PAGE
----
Two operating systems or a virtual machine

If you have a regular hard drive, you can try a few things to see if it makes a difference. Disable defragmentation, make sure your hard drive is in good shape, make sure it's not full, and make sure your Windows 10 VM is set to use VHDs rather than files.f
  • #1


Homework Helper
Gold Member
Dear all,

my PC runs on Windows 10. In the near future I will have to perform some simulations with Open FOAM. I've already done that some years ago (Windows 7 and I used a virtual machine to be able to run Ubuntu/Open FOAM). My experiences were that the program was executed very slow (despite allocating a large fraction of my RAM). Therefore I wanted to ask, if you could give some advice, if I should install two operating systems to increase the performance or if you maybe could recommend a "virtual machine" for this kind of application. I've also read that in Windows 10 there is the possibility to run Open FOAM without Linux/Ubuntu or a virtual machine - maybe this is the best option...?

Thanks in advance,
  • #2
Obviously, the VM would allow you to run Windows programs (Word, email, whatever) while you run your simulations. This may be a valuable convenience. It's really your choice. I've done it both ways - not with Ubuntu in the VM, but with other OS configurations.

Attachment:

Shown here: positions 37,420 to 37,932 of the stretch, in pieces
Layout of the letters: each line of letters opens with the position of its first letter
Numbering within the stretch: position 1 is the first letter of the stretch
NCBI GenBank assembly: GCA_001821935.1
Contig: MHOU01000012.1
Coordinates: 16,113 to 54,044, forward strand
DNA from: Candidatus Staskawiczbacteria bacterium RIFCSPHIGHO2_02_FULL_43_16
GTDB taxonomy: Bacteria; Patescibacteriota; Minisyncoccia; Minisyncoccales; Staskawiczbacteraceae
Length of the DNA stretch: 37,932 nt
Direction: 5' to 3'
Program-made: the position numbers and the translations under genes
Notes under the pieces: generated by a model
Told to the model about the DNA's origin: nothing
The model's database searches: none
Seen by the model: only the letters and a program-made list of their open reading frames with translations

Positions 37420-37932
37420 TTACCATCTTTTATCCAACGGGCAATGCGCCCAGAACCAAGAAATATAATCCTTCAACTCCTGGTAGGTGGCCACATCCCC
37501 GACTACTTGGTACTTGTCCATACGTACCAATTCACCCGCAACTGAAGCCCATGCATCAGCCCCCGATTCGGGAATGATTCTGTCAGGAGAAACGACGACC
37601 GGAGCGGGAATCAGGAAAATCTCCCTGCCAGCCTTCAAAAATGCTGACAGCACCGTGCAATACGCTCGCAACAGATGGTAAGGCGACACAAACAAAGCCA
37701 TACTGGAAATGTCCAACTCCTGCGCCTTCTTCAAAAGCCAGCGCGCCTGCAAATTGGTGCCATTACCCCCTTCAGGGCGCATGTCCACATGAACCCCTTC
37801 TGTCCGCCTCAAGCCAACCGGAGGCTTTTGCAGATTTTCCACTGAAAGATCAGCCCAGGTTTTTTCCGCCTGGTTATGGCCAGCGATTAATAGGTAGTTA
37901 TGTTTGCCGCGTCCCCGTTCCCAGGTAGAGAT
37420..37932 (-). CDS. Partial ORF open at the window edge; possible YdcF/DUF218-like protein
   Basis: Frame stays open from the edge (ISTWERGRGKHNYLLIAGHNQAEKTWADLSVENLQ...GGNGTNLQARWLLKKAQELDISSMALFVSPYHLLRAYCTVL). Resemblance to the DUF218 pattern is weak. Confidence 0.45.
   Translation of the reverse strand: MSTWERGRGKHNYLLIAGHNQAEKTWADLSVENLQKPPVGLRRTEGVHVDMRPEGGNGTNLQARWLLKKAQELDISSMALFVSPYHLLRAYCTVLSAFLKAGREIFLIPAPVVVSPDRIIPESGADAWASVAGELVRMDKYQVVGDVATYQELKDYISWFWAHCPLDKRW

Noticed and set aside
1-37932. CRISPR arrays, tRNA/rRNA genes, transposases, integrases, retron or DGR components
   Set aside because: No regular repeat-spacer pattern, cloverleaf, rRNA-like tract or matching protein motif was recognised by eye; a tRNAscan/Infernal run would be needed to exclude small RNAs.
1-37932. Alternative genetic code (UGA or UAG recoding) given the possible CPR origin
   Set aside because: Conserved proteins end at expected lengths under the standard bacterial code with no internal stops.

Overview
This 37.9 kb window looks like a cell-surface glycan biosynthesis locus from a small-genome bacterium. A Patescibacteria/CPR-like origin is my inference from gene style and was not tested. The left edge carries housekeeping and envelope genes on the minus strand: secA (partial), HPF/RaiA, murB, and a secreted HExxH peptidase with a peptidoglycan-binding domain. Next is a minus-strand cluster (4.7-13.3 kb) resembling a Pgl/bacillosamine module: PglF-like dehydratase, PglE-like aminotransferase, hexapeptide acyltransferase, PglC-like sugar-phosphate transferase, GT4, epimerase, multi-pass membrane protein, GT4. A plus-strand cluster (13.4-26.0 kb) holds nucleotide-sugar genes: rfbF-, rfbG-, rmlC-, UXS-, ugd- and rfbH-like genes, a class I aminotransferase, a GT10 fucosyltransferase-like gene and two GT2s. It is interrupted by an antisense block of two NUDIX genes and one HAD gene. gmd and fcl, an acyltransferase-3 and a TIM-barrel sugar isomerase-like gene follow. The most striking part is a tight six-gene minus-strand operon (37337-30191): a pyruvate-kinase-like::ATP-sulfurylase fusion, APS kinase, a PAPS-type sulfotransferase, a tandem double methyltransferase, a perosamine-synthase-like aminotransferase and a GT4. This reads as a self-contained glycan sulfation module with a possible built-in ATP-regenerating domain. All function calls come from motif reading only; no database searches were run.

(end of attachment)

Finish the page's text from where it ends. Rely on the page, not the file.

• #3
That's of course true, I would be able to use the two OSs more or less at the same time - a big pro for the VM-option. Nevertheless, do you or does anyone already gained experience with the Windows Subsystem for Linux (WSL)?
  • #5
The performance of your VM depends very heavily on what the underlying system is doing. I manage a bunch of servers, all of which have two VMs on them and run onto of a Xen operating system. They work lightning fast and there is no reason that a modern VM should run slowly. My guess is that it was your hard drive that was being bad. When Windows wants to write to the drive, it does a lot of smart stuff to make sure things are written efficiently. When running two OSs at the same time, they may each want to write to different sectors of the same physical disk so if you have a magnetic hard drive (which I'm guessing you had since you said it was a few years ago) it'll cause shoddy performance. If you have an SSD, you should not have this problem.

Suggested for: Two operating systems or a virtual machine